Pfizer's chief scientific officer of viral vaccines answers News 12 viewer's questions about vaccines

News 12's Samantha Crawford sat down with Dr. Philip Dormitzer and had him answer questions from News 12 viewers about vaccines.

News 12 Staff

Jun 8, 2021, 2:21 PM

Updated 1,046 days ago

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News 12's Samantha Crawford sat down with Dr. Philip Dormitzer, Pfizer's vice president and chief scientific officer of viral vaccines, and had him answer questions from News 12 viewers about vaccines.
"Will elementary students be able to be vaccinated before the school year?"
"Probably October-ish is a possibility, but a lot depends on what the results of the studies are and how soon that things get authorized by FDA."
"Why do you think it is that kids appear to contract COVID-19 less than adults?"
"We think it may be their innate immune systems. Children have very strong immune reactions, and it may be that those reactions actually help protect them from COVID-19. We don't know for sure, but it's a reasonable thought."
"Where are you right now in your trials for babies?"
"We are in the process of working our way down in age and dose, and you have to be a little careful as you go to younger and younger ages, and so we do it sort of cautiously and with small doses at first and then we build up."
"Should pregnant women get vaccinated for COVID-19?"
"Yes. Each individual pregnant woman should speak about it with her physician. We have data from work called developmental and reproductive toxicity studies, where we test very large doses relative to the size in animal, in animals and they breed and have pups and all that. Everything looks good there, and the vaccine is being used by many pregnant women now and so far, everything is looking good."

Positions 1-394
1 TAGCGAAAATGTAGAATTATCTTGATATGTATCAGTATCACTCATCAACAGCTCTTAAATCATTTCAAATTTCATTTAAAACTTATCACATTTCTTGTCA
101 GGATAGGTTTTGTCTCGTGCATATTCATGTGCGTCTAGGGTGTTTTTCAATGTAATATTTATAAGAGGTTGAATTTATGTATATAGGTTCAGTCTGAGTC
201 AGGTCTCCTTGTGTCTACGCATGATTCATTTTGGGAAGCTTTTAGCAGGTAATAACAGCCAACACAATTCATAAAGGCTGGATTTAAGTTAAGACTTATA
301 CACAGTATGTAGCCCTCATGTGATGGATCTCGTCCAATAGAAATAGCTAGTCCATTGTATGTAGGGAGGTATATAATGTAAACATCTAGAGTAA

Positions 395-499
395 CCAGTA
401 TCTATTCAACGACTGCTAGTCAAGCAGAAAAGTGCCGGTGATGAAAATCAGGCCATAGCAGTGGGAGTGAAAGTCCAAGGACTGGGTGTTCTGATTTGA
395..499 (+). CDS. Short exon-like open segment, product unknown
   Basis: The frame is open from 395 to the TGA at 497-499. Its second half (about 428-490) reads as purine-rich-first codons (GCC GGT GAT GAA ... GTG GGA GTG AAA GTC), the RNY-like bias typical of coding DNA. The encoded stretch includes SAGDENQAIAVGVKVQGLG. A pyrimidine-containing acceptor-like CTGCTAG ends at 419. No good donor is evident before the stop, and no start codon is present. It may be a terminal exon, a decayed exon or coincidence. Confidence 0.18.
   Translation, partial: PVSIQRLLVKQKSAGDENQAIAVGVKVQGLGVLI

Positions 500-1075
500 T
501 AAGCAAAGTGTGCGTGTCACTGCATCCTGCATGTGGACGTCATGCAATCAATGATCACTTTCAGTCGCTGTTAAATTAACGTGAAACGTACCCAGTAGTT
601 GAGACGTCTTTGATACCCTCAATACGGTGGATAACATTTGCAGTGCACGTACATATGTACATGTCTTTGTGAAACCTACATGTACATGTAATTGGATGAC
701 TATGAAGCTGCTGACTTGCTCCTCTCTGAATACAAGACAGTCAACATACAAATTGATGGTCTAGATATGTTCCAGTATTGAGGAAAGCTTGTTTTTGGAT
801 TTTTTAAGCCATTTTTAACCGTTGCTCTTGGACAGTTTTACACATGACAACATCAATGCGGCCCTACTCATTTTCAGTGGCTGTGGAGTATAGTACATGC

"Is there any data or information you have that indicates that the vaccine is making men or women become infertile?
"I've heard the concern, but there are no concerning data. So, so far, the data look just fine for fertility. We are actually doing studies in pregnant women now. We have the animal studies where we look directly at fertility in the animals and all of that looks good. So that is not a concern that's based on any data that have emerged to date."
"Let's just say someone...their first initial vaccination was with the Pfizer vaccine. Should they stick with the Pfizer vaccine for the rest of their life or can they get Moderna? Could they get Johnson & Johnson?"
"It's a great question. So, what we have data on so far are using the same vaccine because that's how the studies are designed. There will be studies that, not necessarily Pfizer doing, but are being done around the world. There's some being done in England, for example, where people are testing what it's like to mix vaccines. So, I think those data will have to come out and be examined before we have recommendations about mixing and matching different vaccines."
"How likely do you think it would be that people who are alive today will experience another pandemic in their lifetime?"
"I'm sorry to say this, but it's pretty likely. These things come along every now and again. You know, in 2009 we had the H1N1 pandemic, which fortunately was not nearly as severe as this pandemic. But every 20, 25 years, one of these things comes along."


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